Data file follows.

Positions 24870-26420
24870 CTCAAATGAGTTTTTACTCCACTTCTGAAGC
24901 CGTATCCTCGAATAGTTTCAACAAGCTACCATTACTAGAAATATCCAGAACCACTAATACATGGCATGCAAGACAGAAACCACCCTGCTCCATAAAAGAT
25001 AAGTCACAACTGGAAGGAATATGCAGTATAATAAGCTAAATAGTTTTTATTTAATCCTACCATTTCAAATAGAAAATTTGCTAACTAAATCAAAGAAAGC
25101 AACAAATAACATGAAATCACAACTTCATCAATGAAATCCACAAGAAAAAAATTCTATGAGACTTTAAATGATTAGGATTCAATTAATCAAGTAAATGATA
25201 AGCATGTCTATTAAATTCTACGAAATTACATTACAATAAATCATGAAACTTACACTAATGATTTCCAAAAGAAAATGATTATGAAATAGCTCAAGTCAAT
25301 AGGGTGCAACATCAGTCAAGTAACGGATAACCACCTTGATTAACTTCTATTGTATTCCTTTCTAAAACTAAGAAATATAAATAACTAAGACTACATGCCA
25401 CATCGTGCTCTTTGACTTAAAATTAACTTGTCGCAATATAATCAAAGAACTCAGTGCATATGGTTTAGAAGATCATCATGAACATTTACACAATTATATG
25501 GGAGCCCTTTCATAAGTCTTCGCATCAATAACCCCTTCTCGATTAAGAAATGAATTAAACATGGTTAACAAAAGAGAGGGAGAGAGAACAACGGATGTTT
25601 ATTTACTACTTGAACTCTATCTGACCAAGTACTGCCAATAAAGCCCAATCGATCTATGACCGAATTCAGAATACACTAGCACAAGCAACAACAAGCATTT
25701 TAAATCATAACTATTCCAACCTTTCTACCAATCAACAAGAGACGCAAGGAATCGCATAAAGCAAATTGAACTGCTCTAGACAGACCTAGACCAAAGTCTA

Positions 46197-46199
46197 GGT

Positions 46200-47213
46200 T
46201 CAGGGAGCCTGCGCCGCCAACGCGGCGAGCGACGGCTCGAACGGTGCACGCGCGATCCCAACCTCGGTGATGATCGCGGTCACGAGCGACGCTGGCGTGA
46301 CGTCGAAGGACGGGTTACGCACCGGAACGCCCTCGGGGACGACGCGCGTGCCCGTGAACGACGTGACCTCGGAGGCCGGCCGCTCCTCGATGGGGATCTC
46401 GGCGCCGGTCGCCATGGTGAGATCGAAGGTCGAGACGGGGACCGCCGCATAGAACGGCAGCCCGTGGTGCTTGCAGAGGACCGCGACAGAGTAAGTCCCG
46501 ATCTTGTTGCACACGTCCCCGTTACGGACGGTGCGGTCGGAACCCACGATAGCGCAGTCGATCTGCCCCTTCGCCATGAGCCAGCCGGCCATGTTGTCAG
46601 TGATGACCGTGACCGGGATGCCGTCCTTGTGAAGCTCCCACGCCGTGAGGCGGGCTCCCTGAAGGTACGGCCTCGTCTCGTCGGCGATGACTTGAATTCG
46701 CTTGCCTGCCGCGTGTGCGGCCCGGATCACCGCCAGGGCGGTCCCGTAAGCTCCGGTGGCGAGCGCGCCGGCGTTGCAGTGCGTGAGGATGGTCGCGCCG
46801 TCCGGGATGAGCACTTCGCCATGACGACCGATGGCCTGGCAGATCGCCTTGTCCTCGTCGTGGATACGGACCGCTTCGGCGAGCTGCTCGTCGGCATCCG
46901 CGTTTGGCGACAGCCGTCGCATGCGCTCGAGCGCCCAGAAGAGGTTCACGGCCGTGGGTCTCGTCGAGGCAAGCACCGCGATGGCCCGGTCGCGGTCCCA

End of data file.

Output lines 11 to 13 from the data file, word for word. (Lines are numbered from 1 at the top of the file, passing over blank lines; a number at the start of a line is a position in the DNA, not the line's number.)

25701 TAAATCATAACTATTCCAACCTTTCTACCAATCAACAAGAGACGCAAGGAATCGCATAAAGCAAATTGAACTGCTCTAGACAGACCTAGACCAAAGTCTA

Positions 46197-46199
46197 GGT